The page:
The nutritional quality of the diet of 18th century Moravians (1775-1800) in Salem, North Carolina: a comparison of present dietary trends

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Virginia Tech


History can be used as a way of studying the nutritional adequacy of past diets. The Moravians of Salem, North Carolina, were the focus of this study. Various documents were examined to gather information on the crops grown, foods eaten and daily lifestyle. Seasonal diets (spring, summer, fall, winter) were reconstructed and computer analyzed for nutritional content. The results were compared to the twentieth century data for Southern U.S. residents from the 1987-88 Nationwide Food Consumption Survey (NFCS) provided by the Human Nutrition Information Service of the USDA. Both data sets were compared to the RDA for females ages 19 - 24 years old.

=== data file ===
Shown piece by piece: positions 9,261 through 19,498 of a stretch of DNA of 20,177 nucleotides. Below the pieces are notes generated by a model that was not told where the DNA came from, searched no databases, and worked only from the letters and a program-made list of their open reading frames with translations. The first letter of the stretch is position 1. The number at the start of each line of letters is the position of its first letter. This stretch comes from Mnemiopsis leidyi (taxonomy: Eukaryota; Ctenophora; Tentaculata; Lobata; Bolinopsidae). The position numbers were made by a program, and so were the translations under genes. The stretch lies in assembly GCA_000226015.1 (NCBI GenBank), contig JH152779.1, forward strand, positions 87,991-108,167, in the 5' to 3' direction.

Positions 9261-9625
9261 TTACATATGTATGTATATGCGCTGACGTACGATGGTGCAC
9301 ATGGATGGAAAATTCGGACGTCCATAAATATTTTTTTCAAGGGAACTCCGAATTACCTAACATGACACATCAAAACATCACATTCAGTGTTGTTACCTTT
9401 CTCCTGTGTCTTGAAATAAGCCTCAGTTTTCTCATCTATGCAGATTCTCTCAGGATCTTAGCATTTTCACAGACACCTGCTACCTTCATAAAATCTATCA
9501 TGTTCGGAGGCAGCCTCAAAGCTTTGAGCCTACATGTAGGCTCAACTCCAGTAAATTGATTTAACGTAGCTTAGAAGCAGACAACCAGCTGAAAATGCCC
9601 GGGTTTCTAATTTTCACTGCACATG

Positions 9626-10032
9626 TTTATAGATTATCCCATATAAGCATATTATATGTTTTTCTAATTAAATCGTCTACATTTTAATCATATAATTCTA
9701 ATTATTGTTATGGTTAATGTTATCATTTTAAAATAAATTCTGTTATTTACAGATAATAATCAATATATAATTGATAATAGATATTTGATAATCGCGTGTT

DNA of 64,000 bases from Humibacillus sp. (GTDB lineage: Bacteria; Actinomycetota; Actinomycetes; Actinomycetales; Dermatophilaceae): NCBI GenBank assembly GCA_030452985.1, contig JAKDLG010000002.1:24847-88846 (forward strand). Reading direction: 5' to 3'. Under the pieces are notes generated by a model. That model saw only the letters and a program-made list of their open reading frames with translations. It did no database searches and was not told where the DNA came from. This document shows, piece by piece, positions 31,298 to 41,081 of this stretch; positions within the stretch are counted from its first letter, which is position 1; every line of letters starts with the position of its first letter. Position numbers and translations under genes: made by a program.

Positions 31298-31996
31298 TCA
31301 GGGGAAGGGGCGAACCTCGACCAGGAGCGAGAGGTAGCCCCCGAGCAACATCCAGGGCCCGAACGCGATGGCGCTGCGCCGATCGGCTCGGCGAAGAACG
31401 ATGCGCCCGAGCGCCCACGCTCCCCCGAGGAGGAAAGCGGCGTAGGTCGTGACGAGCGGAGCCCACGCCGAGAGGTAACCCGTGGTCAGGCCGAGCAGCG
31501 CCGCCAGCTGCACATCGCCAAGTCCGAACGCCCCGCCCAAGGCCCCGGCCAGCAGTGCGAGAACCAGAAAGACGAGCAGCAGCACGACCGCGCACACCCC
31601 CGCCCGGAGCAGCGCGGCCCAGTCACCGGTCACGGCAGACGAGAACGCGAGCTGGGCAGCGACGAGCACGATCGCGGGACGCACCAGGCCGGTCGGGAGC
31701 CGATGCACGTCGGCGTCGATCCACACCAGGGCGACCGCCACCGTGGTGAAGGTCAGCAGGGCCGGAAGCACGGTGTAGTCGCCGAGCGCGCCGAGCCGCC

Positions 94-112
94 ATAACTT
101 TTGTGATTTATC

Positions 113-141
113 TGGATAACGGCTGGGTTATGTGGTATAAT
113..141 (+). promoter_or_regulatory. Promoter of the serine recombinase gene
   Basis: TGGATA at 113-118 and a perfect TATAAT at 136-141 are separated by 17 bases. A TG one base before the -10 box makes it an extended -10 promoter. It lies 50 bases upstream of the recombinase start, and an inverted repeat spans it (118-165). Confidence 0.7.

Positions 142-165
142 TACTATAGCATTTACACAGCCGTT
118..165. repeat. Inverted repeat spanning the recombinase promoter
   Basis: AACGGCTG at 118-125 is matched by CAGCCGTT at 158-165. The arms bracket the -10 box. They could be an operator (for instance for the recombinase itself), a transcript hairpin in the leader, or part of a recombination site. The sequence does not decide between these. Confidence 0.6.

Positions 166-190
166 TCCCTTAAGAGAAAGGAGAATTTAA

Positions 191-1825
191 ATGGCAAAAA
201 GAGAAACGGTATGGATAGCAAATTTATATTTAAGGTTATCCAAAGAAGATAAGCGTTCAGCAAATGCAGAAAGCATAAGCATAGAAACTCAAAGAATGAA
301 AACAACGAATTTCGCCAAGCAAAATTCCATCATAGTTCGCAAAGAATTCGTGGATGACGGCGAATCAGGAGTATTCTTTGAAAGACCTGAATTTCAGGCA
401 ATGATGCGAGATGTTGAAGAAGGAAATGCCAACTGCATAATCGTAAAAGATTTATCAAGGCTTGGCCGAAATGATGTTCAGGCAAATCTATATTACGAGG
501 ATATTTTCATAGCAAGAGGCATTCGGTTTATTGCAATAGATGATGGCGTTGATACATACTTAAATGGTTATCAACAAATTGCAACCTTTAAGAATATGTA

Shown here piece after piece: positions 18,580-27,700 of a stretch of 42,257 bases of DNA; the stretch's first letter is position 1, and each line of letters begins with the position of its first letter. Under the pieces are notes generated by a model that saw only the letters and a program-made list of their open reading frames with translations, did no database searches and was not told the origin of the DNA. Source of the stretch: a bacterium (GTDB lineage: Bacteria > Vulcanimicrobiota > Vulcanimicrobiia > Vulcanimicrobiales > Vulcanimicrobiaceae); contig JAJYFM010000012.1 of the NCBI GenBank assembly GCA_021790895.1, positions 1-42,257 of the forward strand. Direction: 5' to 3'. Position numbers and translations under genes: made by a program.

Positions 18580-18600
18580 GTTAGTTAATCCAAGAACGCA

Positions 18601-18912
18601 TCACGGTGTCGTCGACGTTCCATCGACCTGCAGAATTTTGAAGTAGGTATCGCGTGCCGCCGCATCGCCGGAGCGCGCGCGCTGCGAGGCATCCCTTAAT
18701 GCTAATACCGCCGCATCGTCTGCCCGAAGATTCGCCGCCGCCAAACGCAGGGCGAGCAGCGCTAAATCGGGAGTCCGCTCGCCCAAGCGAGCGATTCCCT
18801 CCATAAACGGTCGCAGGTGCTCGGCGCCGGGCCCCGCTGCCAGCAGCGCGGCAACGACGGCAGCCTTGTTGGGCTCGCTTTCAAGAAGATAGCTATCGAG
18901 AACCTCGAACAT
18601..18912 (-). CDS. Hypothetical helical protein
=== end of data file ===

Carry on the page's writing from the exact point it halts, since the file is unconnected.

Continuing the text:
Overall, the Moravian diets contained high amounts of animal products, bread, fruits and vegetables. Significant differences between the diet of 1775 and 1987 data were indicated for the following nutrients: kilocalories, carbohydrate, fat, saturated fat, cholesterol, riboflavin, calcium, phosphorus and iron. The Moravian diet was below 100 percent of the RDA for: vitamin B6, vitamin C, vitamin E, calcium, and magnesium. Carbohydrates, cholesterol, vitamin B6, vitamin E, calcium, phosphorus, magnesium, iron and zinc were the nutrients below 100 percent of the RDA for the 1987 data. The Moravian diet seemed more balanced than the 1987 data. Perhaps the Moravians practiced a few of the guidelines taught in current nutrition education. Fresh fruits and vegetables and moderate alcohol consumption were common to the diet. In addition, activity levels were higher due to the lifestyle of early America. The results indicate that history can be a learning tool for nutritionists in predicting trends for the future.